Heat shock protein expression and apoptosis in myeloid leukaemias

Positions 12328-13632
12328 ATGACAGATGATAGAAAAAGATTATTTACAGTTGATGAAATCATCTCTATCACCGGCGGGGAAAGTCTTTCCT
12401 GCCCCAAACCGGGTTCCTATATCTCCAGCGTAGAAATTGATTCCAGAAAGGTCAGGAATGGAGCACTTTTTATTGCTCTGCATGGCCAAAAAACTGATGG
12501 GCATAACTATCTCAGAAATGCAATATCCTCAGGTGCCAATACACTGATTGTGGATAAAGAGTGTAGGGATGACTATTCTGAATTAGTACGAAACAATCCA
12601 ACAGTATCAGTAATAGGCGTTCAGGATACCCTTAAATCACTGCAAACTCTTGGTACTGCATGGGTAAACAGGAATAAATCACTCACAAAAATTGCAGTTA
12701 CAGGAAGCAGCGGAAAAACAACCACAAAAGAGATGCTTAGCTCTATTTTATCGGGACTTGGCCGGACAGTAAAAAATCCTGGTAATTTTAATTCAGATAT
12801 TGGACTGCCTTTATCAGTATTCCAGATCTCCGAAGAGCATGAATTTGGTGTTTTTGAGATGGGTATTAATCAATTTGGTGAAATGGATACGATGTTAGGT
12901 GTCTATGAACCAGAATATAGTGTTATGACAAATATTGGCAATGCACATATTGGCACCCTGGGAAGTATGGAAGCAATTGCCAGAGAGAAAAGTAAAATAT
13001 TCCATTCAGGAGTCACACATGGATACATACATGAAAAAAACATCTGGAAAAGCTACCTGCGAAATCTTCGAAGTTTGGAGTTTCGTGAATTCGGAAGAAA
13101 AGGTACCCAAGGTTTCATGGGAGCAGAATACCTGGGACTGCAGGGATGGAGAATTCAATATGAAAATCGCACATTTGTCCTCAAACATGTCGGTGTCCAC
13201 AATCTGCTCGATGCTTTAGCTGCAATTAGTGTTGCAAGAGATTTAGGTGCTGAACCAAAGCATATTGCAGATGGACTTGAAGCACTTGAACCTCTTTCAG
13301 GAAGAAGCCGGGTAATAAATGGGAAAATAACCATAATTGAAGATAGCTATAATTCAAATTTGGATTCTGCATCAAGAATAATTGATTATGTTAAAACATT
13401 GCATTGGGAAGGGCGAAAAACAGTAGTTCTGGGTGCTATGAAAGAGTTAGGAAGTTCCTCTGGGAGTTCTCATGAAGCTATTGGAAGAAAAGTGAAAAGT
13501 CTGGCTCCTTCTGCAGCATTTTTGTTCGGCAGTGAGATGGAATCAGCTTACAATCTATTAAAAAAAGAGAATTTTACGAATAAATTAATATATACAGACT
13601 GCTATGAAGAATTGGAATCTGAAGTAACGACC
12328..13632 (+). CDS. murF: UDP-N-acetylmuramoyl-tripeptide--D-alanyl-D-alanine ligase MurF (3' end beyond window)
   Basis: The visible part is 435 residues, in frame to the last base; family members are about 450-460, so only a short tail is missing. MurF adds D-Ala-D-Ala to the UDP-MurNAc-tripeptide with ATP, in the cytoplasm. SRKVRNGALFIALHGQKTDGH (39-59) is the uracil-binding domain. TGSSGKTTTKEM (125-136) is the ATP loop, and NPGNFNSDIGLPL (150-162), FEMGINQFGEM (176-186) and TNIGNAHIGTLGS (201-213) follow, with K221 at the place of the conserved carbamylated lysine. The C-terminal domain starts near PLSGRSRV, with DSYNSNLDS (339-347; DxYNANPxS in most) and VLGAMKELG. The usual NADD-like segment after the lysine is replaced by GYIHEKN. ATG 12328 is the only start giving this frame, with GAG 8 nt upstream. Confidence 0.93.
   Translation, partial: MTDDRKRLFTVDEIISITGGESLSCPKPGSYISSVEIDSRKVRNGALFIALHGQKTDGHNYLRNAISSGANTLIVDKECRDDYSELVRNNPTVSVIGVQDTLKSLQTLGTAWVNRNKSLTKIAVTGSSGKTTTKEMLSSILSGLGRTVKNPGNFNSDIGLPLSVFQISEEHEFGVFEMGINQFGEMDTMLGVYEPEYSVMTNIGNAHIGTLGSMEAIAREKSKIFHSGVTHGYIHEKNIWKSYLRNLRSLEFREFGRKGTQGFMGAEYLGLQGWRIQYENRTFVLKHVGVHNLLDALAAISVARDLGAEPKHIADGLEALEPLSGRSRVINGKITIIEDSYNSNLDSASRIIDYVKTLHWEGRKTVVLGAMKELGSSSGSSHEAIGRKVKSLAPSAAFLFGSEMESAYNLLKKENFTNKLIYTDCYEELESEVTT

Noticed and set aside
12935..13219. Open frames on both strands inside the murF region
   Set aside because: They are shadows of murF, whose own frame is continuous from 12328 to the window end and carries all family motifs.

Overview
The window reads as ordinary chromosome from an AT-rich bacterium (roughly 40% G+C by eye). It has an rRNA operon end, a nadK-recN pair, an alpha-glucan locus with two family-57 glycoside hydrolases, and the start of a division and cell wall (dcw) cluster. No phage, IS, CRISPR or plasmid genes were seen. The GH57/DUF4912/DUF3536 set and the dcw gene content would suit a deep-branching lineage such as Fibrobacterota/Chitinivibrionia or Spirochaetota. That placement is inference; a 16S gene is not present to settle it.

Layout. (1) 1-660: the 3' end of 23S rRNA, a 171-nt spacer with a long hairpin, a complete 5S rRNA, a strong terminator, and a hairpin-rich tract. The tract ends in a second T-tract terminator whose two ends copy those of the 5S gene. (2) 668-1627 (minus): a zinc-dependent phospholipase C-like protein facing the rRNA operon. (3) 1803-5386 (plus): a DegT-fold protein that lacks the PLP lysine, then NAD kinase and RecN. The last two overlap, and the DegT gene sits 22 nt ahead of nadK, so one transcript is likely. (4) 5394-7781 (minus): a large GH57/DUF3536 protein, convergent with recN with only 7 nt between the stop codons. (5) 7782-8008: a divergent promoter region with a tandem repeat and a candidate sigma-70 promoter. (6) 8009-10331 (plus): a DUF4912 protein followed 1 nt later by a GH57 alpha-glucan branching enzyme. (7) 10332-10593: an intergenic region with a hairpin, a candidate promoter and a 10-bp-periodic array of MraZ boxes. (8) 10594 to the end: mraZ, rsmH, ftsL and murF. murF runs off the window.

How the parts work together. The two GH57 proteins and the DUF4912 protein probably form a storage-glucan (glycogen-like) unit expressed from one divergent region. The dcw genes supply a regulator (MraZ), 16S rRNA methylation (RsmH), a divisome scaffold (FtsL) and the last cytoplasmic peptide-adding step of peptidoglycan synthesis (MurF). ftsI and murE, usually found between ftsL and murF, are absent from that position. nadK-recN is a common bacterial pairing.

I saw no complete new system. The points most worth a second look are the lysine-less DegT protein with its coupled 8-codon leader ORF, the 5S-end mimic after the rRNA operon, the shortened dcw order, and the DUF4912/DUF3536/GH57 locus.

The heat shock response was originally described as a phenomenon of inducible gene expression in Drosophila in response to hyperthermia, but has rapidly become recognised as a ubiquitous response by virtually all cell types to a wide variety of environmental stresses. Much of the early work on heat shock protein (hsp) structure and function concentrated on the analysis of heat shock gene expression in Drosophila, but it soon became clear from studies involving higher eukaryotes and prokaryotes that the heat shock response is highly conserved and a high degree of homology in the nucleic acid sequence of related heat shock genes is evident in all species from bacteria to man. Over the past decade, the study of heat shock protein expression has diversified into broad areas of biological research. The importance of heat shock proteins as molecular chaperones which mediate the folding and assembly of polypeptide chains has led to a reexamination and broadening of our understanding of the principles of protein folding and transport. In immunology, heat shock proteins have been shown to act as major antigens involved in the immune response to pathogens, and mechanisms involving heat shock proteins have been implicated in the pathogenesis of a variety of autoimmune diseases, including rheumatoid arthritis and systemic lupus erythematosus. At the conception of this research, evidence existed that expression of heat shock proteins was related to the differentiation of cells, including haemopoietic cells, and abnormal expression in some tumour cells had been reported, although not in leukaemic cells. It was against this background that the ideas for this research project were conceived. Based in the Department of Haematology at Warwick Hospital, I had access to samples from leukaemic patients, providing an opportunity to examine heat shock protein expression in malignant cells from these patients. As the project evolved, the significance of lisp expression was addressed by studying the relationship between heat shock protein expression and apoptosis. This mode of cell death has recently been shown to be crucial in carcinogenesis. A tumour is known to develop if the balance between cell division and cell death by apoptosis is disturbed, permitting a potentially malignant clone of cells to escape elimination. In addition, most, if not all, the cytotoxic drugs used to target malignant cells are known to exert their effects via the induction of apoptosis. The expression of genes which influence the susceptibility of cells to chemotherapy-induced apoptosis may therefore have a bearing upon the efficacy of chemotherapeutic regimens. Since heat shock proteins have been shown to protect cells against apoptosis induced by a variety of stresses, their expression in leukaemic cells is particularly worthy of investigation, both in terms of leukaemogenesis and the response of leukaemic cells to chemotherapy. This research project has therefore evolved to question the role of heat shock proteins in the biology and treatment of leukaemia and to establish their role in the control of apoptosis, with particular reference to the stress response of cells exposed to the chemotherapeutic agents used in the treatment and clinical management of these malignancies.